Workers in DR Congo on Friday began preparations for long-awaited elections just two days away as a pre-vote protest called by the country’s opposition appeared to fail.
In Kinshasa, about 20 black cases said to contain electronic voting machines were brought in under police escort to a polling station in the district of Matonge, an AFP reporter saw.
Fears of election-day problems have soared after the electoral commission said a warehouse fire destroyed thousands of voting machines earmarked for the capital.
The commission ordered the elections, already twice delayed, to be moved from December 23 to 30 to get more time to prepare.
On Wednesday, it declared the vote would be postponed again in violence-hit parts of the country.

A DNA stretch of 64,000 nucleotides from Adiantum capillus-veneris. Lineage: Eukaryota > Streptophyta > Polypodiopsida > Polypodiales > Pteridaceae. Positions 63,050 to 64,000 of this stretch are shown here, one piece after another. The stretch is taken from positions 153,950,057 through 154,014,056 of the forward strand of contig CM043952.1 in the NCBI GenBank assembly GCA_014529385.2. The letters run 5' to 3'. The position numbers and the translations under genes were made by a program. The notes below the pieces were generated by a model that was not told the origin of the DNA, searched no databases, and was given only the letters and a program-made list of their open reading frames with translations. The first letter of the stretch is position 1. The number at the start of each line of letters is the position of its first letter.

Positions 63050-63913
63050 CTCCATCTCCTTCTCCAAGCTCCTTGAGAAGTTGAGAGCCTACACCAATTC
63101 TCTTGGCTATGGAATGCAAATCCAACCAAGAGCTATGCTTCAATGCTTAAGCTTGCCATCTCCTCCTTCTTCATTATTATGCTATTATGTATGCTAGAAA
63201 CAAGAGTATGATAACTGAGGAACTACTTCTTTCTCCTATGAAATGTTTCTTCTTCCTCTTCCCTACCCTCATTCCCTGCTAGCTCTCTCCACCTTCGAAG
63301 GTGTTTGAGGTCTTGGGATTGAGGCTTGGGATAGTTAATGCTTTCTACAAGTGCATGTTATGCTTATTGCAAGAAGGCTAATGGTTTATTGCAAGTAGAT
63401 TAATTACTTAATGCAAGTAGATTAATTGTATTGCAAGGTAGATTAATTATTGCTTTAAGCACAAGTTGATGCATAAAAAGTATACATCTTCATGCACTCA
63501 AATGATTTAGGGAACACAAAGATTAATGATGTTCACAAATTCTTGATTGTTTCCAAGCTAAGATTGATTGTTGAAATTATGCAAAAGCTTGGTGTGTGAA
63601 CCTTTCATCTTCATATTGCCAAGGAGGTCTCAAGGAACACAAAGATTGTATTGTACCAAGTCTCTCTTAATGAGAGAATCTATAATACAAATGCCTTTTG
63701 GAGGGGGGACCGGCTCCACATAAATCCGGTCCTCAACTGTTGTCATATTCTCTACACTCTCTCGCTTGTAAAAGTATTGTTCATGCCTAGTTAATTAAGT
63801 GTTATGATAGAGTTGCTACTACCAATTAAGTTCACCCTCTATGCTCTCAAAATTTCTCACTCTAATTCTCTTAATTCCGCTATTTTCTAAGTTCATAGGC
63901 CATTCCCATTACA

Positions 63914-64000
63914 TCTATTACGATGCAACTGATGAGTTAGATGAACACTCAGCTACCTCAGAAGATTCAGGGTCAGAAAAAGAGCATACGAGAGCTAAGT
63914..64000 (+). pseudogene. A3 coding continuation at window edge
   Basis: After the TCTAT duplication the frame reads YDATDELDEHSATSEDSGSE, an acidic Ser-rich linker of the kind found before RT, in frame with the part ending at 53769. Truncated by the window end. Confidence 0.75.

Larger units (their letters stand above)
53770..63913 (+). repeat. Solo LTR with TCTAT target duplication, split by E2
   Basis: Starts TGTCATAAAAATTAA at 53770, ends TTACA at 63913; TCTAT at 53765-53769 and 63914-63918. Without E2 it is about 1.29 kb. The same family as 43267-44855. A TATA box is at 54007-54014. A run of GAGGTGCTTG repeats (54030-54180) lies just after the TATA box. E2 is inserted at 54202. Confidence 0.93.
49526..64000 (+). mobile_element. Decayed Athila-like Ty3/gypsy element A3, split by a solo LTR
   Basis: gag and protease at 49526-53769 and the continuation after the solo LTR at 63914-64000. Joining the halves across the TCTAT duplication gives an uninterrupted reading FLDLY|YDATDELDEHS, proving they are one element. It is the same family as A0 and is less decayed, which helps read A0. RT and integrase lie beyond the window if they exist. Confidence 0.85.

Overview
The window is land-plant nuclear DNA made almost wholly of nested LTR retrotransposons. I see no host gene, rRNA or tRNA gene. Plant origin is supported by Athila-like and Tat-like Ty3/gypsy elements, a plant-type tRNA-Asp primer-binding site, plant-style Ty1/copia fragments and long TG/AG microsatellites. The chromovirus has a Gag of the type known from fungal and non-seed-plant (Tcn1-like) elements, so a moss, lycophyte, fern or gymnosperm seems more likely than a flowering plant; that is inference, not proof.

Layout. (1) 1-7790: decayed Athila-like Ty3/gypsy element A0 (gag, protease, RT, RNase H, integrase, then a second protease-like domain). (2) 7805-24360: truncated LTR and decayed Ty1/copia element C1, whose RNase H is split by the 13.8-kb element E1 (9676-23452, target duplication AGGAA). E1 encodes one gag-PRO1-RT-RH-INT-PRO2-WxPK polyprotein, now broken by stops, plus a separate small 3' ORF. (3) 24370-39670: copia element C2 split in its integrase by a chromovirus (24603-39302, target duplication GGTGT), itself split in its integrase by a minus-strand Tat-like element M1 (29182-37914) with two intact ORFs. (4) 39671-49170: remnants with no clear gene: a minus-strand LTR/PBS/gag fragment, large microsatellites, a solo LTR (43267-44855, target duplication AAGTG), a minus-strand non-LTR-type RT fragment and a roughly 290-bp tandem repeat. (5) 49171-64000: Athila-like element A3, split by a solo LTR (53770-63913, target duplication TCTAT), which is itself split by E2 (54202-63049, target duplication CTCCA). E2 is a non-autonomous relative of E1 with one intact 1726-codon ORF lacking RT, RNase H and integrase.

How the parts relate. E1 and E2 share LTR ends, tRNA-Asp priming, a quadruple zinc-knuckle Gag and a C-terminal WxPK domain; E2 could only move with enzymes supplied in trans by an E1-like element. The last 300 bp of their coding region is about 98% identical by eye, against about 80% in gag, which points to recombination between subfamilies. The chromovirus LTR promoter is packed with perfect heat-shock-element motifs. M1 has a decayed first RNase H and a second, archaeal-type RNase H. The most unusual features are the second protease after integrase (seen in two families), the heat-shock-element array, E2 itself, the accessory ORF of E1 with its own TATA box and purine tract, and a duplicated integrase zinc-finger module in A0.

However, the elections will still go ahead elsewhere and the new president will be sworn in on January 18 as scheduled, the commission said, without further explanation.
The announcement prompted Lamuka, a coalition of parties supporting opposition candidate Martin Fayulu, to call for cities to be brought to a standstill on Friday.
While the call had little support across the vast country, there was violence in the eastern province of North Kivu, one of the regions where voting has been postponed.
One demonstrator was shot dead in the city of Beni and four were wounded, local sources said.
In the province’s capital of Goma, youths faced off with police in the rundown district of Majengo. Police there also seized camera equipment from a Congolese journalist working for the BBC.
Around 1.25 million people in North Kivu and the southwestern territory of Yumbi are affected by the postponement, out of a national electoral roll of 40 million.
The head of the Independent National Election Commission, Corneille Nangaa, met with candidates including Fayulu on Friday and reiterated that the vote would go ahead on Sunday.
Another meeting between the candidates and observers will be held on Saturday.